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Alie&Jim's Carrilite

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Started looking for shocks for this '98 610 Volvo.

Is there any significant difference in the Volvo brand and Monroe's? Any better place to buy them besides Class8 Truck parts? Already soaking the bolts, and planning on buying a Dewalt electric impact to help with the removal.

If the bolts have to be cut, are they a "Volvo Dealer Only" part or will most shops have the correct hardware?


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As long as the bolts don't have any "unique" characteristics such as shoulders or lands to prevent over-tightening, a good grade 8 bolt should be fine. Be sure to check the thread length vs the untheaded barrel length. The untheaded barrel is sometimes used as it's own land to prevent over-tightening.


You didn't mention what you were soaking the bolts with, a good home remedy is about a 50/50 mix of acetone and Automatic Transmission Fluid, any kind will work. Right up there with Kroil.


Paul & Paula

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Yea, be careful with Acetone around paint. I'm currently using up the selection of PB Blaster, WD-40, a little liquid wrench, and whatever else I've got handy.


The back shock bolts would be easy to cut, all the bushings are gone on both sides, top and bottom. A cut-off wheel and hammer the stud thru if needed, the front mounts ought to be interesting though :unsure:

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There are lots of places that will have the shocks--RockAuto had one of the best prices when I was looking, but even Amazon (Prime) wasn't much more. As far as Monroes vs. new Volvos, I wouldn't know--but new Monroes are far better than old Volvos!

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I neglected last night to comment on your choice of electric impacts. I bought the Dewalt that will produce 345 ft lbs. The best I could find in a corded unit. However, it will not remove my 5th wheel lug nuts torqued to 110 ft lbs on install. A friend bought a Milwaukee 2663-22 battery powered thing that will go up to 450 ft lbs. It removed the nuts easily.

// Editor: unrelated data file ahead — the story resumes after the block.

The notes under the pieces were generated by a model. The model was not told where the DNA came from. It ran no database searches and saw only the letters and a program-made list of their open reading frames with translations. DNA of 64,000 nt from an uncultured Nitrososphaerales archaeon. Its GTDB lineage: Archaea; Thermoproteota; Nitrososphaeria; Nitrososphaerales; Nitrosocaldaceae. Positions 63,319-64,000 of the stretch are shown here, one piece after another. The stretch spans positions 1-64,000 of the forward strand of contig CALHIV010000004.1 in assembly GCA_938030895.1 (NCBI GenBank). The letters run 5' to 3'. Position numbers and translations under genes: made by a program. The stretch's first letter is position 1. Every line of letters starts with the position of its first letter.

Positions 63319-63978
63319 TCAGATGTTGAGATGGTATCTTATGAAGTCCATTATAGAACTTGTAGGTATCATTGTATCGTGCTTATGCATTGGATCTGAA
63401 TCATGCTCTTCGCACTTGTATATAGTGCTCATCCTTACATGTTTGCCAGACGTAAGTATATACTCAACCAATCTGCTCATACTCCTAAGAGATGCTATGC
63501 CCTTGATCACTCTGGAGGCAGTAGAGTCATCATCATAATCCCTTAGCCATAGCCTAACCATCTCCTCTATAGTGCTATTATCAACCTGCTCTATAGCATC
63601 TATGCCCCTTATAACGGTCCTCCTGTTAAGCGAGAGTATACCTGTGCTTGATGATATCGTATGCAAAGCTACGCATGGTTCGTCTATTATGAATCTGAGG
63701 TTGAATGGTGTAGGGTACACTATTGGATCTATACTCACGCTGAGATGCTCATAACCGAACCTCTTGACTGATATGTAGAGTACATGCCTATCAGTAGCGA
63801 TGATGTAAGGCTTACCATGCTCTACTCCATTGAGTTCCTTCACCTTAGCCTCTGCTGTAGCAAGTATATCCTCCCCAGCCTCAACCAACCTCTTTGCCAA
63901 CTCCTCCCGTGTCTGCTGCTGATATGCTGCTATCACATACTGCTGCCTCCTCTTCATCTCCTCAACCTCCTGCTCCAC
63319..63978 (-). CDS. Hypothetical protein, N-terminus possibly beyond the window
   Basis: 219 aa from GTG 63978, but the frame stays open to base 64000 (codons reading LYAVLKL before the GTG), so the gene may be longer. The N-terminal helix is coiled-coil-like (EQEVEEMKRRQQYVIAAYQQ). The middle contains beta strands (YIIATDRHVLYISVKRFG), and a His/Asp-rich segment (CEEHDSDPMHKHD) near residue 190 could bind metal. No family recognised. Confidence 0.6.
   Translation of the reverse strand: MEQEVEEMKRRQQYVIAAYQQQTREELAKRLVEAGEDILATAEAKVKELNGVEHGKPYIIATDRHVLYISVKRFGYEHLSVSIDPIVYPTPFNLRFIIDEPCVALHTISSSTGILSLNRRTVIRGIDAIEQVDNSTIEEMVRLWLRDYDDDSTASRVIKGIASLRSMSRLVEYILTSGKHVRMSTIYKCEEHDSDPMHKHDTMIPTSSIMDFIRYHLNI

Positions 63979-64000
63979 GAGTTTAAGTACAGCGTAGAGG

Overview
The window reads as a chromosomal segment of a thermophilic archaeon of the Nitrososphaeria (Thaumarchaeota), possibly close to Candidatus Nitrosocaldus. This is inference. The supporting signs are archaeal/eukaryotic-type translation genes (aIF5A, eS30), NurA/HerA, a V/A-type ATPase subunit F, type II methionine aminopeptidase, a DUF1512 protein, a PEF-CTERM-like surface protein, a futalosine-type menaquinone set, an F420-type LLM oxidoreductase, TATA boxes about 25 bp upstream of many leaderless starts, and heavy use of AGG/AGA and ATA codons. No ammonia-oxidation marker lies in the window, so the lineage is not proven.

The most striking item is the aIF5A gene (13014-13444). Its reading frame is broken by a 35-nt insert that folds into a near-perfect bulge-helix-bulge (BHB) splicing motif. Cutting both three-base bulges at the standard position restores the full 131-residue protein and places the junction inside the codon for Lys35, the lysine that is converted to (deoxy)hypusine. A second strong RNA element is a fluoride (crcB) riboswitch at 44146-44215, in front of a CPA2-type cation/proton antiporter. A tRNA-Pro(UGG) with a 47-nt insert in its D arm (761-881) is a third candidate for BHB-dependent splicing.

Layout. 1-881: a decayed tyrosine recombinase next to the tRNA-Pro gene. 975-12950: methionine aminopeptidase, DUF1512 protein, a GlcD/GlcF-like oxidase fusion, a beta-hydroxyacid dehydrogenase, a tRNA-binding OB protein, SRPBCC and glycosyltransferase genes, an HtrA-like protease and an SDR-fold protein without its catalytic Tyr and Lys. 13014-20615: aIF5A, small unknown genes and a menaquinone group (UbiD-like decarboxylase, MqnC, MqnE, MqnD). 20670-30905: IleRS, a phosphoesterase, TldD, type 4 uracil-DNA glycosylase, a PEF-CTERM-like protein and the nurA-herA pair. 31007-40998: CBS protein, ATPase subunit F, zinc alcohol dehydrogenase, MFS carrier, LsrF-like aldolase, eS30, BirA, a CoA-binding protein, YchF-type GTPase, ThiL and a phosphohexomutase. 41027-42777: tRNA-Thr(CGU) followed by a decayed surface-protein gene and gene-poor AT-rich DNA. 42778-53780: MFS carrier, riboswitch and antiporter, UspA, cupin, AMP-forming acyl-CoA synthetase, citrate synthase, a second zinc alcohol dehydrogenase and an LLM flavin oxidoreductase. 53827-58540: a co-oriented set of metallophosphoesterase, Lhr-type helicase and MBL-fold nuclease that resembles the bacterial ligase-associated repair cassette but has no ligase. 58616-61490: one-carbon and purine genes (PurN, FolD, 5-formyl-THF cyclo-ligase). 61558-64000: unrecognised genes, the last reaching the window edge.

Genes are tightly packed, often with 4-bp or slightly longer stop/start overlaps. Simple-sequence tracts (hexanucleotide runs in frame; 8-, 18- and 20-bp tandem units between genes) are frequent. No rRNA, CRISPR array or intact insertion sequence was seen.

Air tools are usually the best. The "hot wrench" helps to break any of them free if it can be used. If I wanted to save the bolts and did not care about burning up rubber bushings the hot wrench is the place to start.





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I changed my shocks out just before the ECR with Monroe shocks.No problems with the bolts, and I have reused my old bolts with the new shocks.

both the front and rear bolts and nuts are different sizes, so the socket tray went under the bed with me.

Used my Milwaukee 1/2 inch fuel high torque impact, no problems, but my truck was always a desert unit, no rust to speak of.

Monroe numbers are

65494 gas magnum list 111.36 ea cost me 60.55 each

65466 gas magnum list 121.22 cost me 65.91 each


Hope this helps,



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I put a ball valve and 1/4" air fitting in the trailer brake line in the glad hand area. The 3/8" drive air ratchet spins on and removes the cap screws fastening the ramps to the deck, airs up my tires and drops the rear stabilizers in short order.


A 3/8" airline would provide a lot more power.


A bit noisy though.


The circuit is activated by the red trailer brake knob on the dash.

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Just got done changing the front shocks on our 2001 770 volvo. Once I figured out how to break the code, pretty easy.

Soak the nuts and bolts overnight with the penetrant of your choice. Next day, fit a metal heat shield/heat sink (I used a piece of 3/16 aluminum scrap) behind the upper shock mount bolt. On the driver's side, tie the brake lines down out of your way. Heat the nut & don't worry too much about even heat. Big thing here is don't burn the plastic wheel well liner. Next, using your good 1/2" impact, and without holding the nut, impact the bolt. It should be tight but should turn. One or two turns is enough. Just so you know the bolt will turn free. Now, put your 15/16" hold back wrench on the nut. Put the 15/16" impact socket (a standard socket will break - trust me) on a 1/2" ratchet and a 4' cheater pipe on that. CAREFULLY apply enough pressure to break the nut loose and back it off about 1/2 to 1 turn. Use the impact to finish removing the nut.


Bottom is the same but doesn't need the heat shield. Use the original bolts with a bit of never-sieze on the threads for reassembly.


Gabriel shocks are not gas shocks, are hydraulic only and can be pulled or pushed easily to fit the mounting brackets. Figure about 30 minutes per side not counting prep & cleanup.



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